Fat Possum Records

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Fat Possum Records
Founded1992 (1992)
FounderMatthew Johnson
Peter Redvers-Lee
Distributor(s)RED Distribution (US)
GenreBlues, rock, hip hop, indie rock
Country of originUnited States
LocationOxford, Mississippi
Official websitewww.fatpossum.com

Fat Possum Records is an American independent record label based in Water Valley and Oxford, Mississippi.[1] At first Fat Possum focused almost entirely on recording previously unknown Mississippi blues artists (typically from Oxford or Holly Springs, Mississippi). Recently, Fat Possum has signed younger rock acts to its roster. The label has been featured in The New York Times,[2] New Yorker,[3] The Observer,[1] a Sundance Channel production,[4][5] features on NPR,[6][7] and a 2004 documentary, You See Me Laughin.[8] Fat Possum also distributes the Hi Records catalog.[9]


Fat Possum was founded in 1991 by Living Blues editor Peter Redvers-Lee, who went to the University of Mississippi for his MA studies in Journalism.[10][11] He planned on starting a record label and picked the name with another student, Billy "Pup" Cochrane.[12][verification needed] Co-founder Matthew Johnson, who grew up in the state, was also a student at the University of Mississippi.[13] By 1994 or so[14] Lee left, and freelance recording engineer Bruce Watson assumed his managerial role.[13] An early investor was John Hermann of Widespread Panic, who also pitched Robert Palmer's name as producer.[2][15]

The label initially specialised in discovering blues players from the North Mississippi region, many of whom had never recorded before.[citation needed] At Fat Possum's behest some artists, particularly R. L. Burnside, released both standard blues albums and more techno albums,[16] done in the style that would later be made famous by Moby's album Play.[citation needed] This led to a fair amount of controversy among blues purists, a group in which Johnson was largely uninterested.[17] Many of the early artists for Fat Possum were picked[18] with the aid of Palmer (previously a teacher of Johnson at the University of Mississippi), who also produced a number of records for the label.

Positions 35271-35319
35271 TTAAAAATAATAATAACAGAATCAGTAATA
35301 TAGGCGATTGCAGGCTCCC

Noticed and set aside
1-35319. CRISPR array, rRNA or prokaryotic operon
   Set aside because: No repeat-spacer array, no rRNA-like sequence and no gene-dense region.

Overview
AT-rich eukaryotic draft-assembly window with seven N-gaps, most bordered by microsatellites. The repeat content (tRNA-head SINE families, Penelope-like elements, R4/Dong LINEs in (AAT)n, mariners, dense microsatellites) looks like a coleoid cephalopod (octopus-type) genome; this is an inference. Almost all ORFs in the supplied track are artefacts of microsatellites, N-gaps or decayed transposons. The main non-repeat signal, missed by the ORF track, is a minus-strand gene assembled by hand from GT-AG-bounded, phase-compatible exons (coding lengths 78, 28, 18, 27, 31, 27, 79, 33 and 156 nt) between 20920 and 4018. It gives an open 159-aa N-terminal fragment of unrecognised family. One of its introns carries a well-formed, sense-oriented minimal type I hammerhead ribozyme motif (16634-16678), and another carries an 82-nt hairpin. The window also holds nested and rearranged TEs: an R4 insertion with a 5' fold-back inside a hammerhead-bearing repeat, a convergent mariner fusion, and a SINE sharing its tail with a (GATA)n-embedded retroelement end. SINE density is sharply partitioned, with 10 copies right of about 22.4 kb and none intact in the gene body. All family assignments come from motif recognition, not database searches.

Fat Possum’s early releases were critically acclaimed, particularly Junior Kimbrough's album All Night Long, which received 4 stars from Rolling Stone and the loud approval of Iggy Pop. In 1995, they added Arkansas bluesman John "So Blue" Weston to their roster, with So Doggone Blue (FP 1003) produced by Grammy nominee and Living Blues writer Larry Hoffman.[19] Disputes between the artist and label resulted in Hoffman buying back the master and selling it to Evidence Records (UPC: 730182609226).[20] Fat Possum was perennially strapped for cash. Word of mouth and artist compilations, such as Not the Same Old Blues Crap 3 (with a cover illustration by Joe Sacco)[21] and All Men Are Liars, gradually pulled Fat Possum out of the red, even if only for brief periods of time. A legal fight with Capricorn Records, who were to be their distributor, drained Fat Possum's funds and left a number of projects on the shelf.[22]

Burnside proved early on to be the label's biggest money maker. Having released two albums, he teamed with The Jon Spencer Blues Explosion for a tour, and then recorded with the band A Ass Pocket of Whiskey, which helped Burnside and Fat Possum gain wider recognition. A remix of the R. L. Burnside song, "It's Bad You Know", was also featured prominently on The Sopranos.

With time, many of the label's artists have died. Asie Payton, King Ernest, and Charles Caldwell died before their records could be released. Kimbrough died in 1998 and Burnside in 2005. T-Model Ford and Robert Belfour joined in the 2010s.

Responding to the first deaths, Fat Possum begun to release more archival records.[23] George Mitchell's recordings came out first as individual albums of Furry Lewis, Mississippi Joe Callicott, R.L. Burnside, Townes Van Zandt, and others, with covers designed by Chip Kidd, and then in bulk as the George Mitchell Collection. They acquired the Al Green catalog including his 1975 Greatest Hits.[24]

The successful band The Black Keys released their second album Thickfreakness (2003) on Fat Possum, and left the label after their third album Rubber Factory (2004). Solomon Burke's "comeback" album, Don't Give Up On Me, won the 2003 Grammy Award for Best Contemporary Blues Album.[25] In 2013, Fat Possum released Ready To Die by Iggy and the Stooges.